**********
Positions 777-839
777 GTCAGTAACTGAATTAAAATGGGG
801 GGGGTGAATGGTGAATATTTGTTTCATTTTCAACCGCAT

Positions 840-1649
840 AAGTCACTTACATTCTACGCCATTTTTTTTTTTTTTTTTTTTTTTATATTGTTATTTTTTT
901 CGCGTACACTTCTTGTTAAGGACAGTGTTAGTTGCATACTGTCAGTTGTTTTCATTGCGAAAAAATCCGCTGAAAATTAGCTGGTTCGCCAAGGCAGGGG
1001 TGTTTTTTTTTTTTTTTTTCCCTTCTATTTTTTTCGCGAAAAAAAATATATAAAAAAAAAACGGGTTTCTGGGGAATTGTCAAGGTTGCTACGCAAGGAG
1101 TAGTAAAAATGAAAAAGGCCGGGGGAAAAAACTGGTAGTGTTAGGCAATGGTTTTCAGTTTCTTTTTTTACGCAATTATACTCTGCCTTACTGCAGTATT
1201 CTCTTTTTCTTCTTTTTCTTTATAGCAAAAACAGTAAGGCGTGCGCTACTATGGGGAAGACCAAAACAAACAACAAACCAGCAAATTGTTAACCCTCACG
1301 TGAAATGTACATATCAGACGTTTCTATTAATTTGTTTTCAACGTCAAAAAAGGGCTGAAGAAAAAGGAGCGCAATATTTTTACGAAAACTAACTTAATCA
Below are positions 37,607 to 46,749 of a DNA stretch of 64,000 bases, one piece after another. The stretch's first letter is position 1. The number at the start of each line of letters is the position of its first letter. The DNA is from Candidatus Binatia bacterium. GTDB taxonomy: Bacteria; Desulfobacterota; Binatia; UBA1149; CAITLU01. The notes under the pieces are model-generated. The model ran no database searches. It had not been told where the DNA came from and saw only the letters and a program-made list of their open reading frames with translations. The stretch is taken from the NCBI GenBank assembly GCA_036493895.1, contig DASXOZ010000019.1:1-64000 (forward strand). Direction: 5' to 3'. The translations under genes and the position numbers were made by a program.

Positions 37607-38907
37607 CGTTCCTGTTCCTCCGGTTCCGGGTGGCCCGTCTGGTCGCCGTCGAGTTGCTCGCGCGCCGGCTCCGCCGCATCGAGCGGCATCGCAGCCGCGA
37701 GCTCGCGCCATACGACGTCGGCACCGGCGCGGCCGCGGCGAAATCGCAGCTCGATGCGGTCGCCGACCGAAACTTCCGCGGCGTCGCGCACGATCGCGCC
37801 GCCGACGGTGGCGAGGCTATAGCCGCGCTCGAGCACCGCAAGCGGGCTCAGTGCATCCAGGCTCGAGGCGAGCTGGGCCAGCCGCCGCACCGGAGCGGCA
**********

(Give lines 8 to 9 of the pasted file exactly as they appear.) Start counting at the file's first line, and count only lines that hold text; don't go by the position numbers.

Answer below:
1101 TAGTAAAAATGAAAAAGGCCGGGGGAAAAAACTGGTAGTGTTAGGCAATGGTTTTCAGTTTCTTTTTTTACGCAATTATACTCTGCCTTACTGCAGTATT
1201 CTCTTTTTCTTCTTTTTCTTTATAGCAAAAACAGTAAGGCGTGCGCTACTATGGGGAAGACCAAAACAAACAACAAACCAGCAAATTGTTAACCCTCACG